Sir Ian Botham chose cricket over football and leave over remain.
While the 64-year-old briefly swapped pads for boots during a stellar sporting career, his support of Brexit has been unwavering.
He played the question of Britain’s departure from the European Union with a straight bat, saying “enough’s enough”.
That resolute backing has led to a peerage from Prime Minister Boris Johnson, whom he appeared alongside at a County Durham event in the lead-up to the 2016 referendum.
“I have been lucky enough to grow up in a wonderful country, a country that has always been able to look after itself,” he said.
A member of England’s Greatest Test XI, ‘Beefy’ represented that country with distinction on the cricket field.
When are these people going to accept and get on with the fact that we had a referendum....and the country voted "LEAVE" !!— Ian Botham (@BeefyBotham) November 25, 2016
He made his name as an all-rounder and, across 102 England Tests between 1977 and 1992, took 383 wickets, scoring 5,200 runs.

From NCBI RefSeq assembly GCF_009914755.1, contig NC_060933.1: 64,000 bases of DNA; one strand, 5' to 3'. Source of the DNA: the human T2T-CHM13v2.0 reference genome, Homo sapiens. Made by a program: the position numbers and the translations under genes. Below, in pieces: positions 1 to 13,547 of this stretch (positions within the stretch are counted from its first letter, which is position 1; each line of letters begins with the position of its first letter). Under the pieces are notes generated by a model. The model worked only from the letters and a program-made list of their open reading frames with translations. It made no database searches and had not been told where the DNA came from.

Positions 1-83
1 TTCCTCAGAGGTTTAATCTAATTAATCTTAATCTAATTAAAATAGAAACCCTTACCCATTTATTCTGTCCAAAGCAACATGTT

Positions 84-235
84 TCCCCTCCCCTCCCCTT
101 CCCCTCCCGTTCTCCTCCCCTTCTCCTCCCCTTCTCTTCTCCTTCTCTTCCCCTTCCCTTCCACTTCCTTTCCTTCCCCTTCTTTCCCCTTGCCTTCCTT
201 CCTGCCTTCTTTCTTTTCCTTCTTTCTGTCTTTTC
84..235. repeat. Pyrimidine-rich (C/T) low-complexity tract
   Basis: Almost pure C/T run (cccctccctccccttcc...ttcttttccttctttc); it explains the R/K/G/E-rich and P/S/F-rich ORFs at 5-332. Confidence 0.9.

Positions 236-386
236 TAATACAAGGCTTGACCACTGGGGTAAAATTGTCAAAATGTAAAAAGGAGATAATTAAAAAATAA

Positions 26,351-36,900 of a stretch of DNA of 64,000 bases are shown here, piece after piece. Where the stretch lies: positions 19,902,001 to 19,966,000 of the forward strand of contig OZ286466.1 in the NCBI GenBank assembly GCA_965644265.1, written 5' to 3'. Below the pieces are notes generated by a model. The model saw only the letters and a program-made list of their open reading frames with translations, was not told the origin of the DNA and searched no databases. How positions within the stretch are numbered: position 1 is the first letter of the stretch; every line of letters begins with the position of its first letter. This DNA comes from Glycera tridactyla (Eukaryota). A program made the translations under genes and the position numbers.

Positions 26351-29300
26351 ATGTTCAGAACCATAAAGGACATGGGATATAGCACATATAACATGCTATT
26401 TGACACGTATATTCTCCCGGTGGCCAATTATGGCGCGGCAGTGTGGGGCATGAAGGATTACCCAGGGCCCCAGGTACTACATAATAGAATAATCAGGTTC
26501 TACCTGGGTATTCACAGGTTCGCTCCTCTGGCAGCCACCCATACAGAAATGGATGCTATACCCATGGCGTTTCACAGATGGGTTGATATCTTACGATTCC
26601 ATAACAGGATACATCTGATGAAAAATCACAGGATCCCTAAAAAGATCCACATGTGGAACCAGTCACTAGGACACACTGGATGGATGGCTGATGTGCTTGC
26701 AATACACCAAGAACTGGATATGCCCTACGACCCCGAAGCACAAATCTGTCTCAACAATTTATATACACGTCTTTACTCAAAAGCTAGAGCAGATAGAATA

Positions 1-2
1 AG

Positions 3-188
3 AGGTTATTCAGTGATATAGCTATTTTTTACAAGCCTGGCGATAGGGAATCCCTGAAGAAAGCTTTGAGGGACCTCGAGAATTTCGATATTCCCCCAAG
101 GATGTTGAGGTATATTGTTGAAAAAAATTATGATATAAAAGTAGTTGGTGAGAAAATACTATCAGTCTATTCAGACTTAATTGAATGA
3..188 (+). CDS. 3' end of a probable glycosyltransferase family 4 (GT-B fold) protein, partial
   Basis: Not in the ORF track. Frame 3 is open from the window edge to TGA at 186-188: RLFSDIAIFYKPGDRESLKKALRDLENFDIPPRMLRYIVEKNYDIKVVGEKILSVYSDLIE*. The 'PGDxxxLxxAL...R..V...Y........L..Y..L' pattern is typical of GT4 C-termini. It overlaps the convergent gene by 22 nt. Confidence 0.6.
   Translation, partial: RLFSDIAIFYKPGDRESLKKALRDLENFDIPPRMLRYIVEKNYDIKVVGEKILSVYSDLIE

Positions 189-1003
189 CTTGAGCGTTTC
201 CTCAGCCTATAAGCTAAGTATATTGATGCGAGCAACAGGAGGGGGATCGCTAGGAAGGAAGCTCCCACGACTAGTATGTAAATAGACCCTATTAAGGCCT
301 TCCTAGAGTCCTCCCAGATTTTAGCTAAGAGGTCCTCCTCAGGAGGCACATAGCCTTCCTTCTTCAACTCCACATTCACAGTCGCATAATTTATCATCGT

After breaking into the Test side aged 21, Botham wasted little time in establishing his star quality.
He recorded five wickets for 74 on debut at Trent Bridge to help England go 2-0 up in the 1977 Ashes Series, before returning even better figures of five for 21 as his side regained the urn in the next Test at Headingley.
But it was the following summer that Botham set new heights which have not been matched to this day.
In the second Test against Pakistan at Lord’s, he began by scoring his third England century, a first-innings knock of 108, before ripping through the tourists’ line-up in the second innings, taking eight wickets for just 34 runs while bowling eight maidens in 20.5 overs.
Botham was also a talented footballer but, believing he was better at cricket, opted for the sport he is best known for as his full-time career.
Even so, he still turned out as a defender for Yeovil and Scunthorpe in the Football League between 1978 and 1985. In December 2017, he was named the Irons’ club president.
He was knighted in 2007 in recognition of his services to charity and cricket, having completed several charity walks between Land’s End and John O’Groats for leukaemia research.
On the political front, he felt domestic power had been “eroded by Brussels”, adding that if the EU were to invite the UK to join afresh, we would “give it a very wide berth”.
A man of many talents, elevation from Lord’s to the Lords adds another string to his bow.